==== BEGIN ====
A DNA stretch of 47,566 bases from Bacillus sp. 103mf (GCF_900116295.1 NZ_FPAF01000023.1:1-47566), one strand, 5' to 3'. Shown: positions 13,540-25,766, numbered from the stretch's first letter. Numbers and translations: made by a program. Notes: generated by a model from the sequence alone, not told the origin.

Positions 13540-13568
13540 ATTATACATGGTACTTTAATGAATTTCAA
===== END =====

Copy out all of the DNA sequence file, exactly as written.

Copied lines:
A DNA stretch of 47,566 bases from Bacillus sp. 103mf (GCF_900116295.1 NZ_FPAF01000023.1:1-47566), one strand, 5' to 3'. Shown: positions 13,540-25,766, numbered from the stretch's first letter. Numbers and translations: made by a program. Notes: generated by a model from the sequence alone, not told the origin.

Positions 13540-13568
13540 ATTATACATGGTACTTTAATGAATTTCAA